Portland, Austin and Denver are interesting markets, Blomquist says, as they aren’t exactly bargain priced with median home prices in the $300,000 to $350,000 range. Yet relative to markets like San Francisco, with a median price of $755,000, they look downright cheap, he says.

“Housing most years is a very regional and a local phenomenon, so I think we definitely look at it regionally and locally,” Sotoodehnia says. “There are definitely some markets that are not as robust and other markets that are growing very, very rapidly.”

With markets like Denver and Austin starting to get expensive, investors are going bargain shopping. The No. 1 place RealtyTrac data shows institutional investors are looking is Birmingham, Alabama. “That is probably not the first market you may think of. Actually, in a lot of real estate it’s not a secret anymore,” says Blomquist. Alabama is well represented, as Mobile and Huntsville made the top 10 of institutional investor hotspots as well.

The secondary and tertiary markets “are going to be the best options for real estate investors because of the lower prices,” Blomquist says. He adds that while lower prices are good, the combination of lower prices and strong underlying economic fundamentals are what make a market truly desirable.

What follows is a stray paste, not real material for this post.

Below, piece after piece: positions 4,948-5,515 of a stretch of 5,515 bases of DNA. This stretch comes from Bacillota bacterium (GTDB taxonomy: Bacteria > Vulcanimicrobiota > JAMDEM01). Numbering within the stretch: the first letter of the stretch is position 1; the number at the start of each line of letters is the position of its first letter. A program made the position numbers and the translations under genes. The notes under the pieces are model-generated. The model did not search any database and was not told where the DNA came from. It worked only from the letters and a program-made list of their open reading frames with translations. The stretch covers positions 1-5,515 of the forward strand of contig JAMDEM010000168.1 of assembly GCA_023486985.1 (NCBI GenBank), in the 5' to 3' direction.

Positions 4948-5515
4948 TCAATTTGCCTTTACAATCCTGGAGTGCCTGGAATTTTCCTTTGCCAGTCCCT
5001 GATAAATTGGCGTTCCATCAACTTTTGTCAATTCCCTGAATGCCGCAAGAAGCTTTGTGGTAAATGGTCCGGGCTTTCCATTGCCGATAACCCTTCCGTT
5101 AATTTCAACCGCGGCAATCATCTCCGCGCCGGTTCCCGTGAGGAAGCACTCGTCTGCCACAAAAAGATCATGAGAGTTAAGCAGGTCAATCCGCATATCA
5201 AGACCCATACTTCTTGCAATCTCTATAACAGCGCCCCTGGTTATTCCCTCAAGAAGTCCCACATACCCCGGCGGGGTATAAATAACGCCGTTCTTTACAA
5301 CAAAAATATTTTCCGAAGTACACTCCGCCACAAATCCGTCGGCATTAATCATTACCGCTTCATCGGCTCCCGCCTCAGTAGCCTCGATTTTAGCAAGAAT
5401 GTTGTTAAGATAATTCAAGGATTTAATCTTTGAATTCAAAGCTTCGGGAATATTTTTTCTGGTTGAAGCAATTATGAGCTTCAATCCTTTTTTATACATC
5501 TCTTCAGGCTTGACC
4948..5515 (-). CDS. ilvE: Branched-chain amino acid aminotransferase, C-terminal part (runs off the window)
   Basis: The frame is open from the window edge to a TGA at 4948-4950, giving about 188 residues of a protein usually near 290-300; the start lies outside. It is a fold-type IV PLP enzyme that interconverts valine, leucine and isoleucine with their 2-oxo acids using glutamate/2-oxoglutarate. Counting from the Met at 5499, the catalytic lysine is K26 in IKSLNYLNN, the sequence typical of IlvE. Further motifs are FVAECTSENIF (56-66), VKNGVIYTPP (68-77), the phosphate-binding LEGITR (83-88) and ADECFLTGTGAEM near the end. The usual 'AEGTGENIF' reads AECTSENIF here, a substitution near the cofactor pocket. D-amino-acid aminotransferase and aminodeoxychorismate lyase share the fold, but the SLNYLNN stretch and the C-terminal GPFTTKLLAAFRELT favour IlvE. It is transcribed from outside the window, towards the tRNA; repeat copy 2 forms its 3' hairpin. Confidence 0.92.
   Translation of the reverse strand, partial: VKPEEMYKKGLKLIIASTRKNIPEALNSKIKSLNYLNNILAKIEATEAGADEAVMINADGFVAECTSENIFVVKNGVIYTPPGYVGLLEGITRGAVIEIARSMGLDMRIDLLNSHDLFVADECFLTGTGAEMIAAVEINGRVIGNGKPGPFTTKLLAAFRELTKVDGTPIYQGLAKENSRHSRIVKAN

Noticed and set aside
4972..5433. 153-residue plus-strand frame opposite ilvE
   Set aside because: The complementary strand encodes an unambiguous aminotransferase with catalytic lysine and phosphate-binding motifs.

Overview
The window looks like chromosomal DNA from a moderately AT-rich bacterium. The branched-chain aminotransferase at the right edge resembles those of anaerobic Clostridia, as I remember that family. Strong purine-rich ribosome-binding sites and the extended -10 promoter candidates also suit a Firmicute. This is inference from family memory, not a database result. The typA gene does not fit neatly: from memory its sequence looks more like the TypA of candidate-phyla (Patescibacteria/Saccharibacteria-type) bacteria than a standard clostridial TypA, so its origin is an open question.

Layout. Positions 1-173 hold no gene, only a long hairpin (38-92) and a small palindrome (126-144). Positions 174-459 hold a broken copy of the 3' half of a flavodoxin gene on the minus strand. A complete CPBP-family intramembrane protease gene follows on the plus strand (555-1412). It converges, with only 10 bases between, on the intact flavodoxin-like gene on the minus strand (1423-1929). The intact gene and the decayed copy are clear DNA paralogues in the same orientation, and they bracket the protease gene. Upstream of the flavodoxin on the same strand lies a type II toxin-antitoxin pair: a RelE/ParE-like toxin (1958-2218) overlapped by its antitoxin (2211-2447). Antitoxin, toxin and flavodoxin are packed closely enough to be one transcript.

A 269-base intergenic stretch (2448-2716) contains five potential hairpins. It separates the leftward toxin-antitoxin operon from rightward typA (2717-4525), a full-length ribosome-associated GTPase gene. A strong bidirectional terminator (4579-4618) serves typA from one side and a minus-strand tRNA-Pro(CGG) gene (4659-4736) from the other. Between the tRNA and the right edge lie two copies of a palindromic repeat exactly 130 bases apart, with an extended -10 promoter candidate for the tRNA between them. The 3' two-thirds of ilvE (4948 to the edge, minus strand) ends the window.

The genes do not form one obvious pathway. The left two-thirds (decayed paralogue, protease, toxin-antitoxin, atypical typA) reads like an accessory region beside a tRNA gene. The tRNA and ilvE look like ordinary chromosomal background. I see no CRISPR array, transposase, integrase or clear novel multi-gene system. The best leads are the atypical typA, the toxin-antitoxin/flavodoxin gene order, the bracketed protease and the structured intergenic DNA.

“I think there will still be that strength in the market when you have that combination of affordability, job and wage growth—population growth is the other one I’d throw in there as a good kind of nexus of factors that are going to be the strongest markets in 2017,” Blomquist says.

Other markets that institutional investors are heavily into include Memphis; Augusta, Georgia; Lakeland, Florida; and New Haven, Connecticut. New Haven doesn’t necessarily have a lot of jobs, Blomquist notes, but it’s close to a city with a plethora of jobs: New York. “With some of these markets, it’s not always that there are a lot of jobs right there, but it’s at least access to jobs,” he says.

The bottom line for real estate investing in 2017: While still good, experts agree that real estate investing will be more challenging than the past couple of years. “It’s still a very favorable market, I would say, for real estate investors, but 2017 won’t be as good as 2016, and 2016 wasn’t as good as previous years, honestly, as the market has risen,” says Blomquist.


The Dominion Group  |  410-727-0908

RealtyShares  |  855-880-6050

RealtyTrac  |  800-550-4802

  • Robert Springer

    Robert Springer is a regular freelance contributor to Think Realty Magazine. Contact him at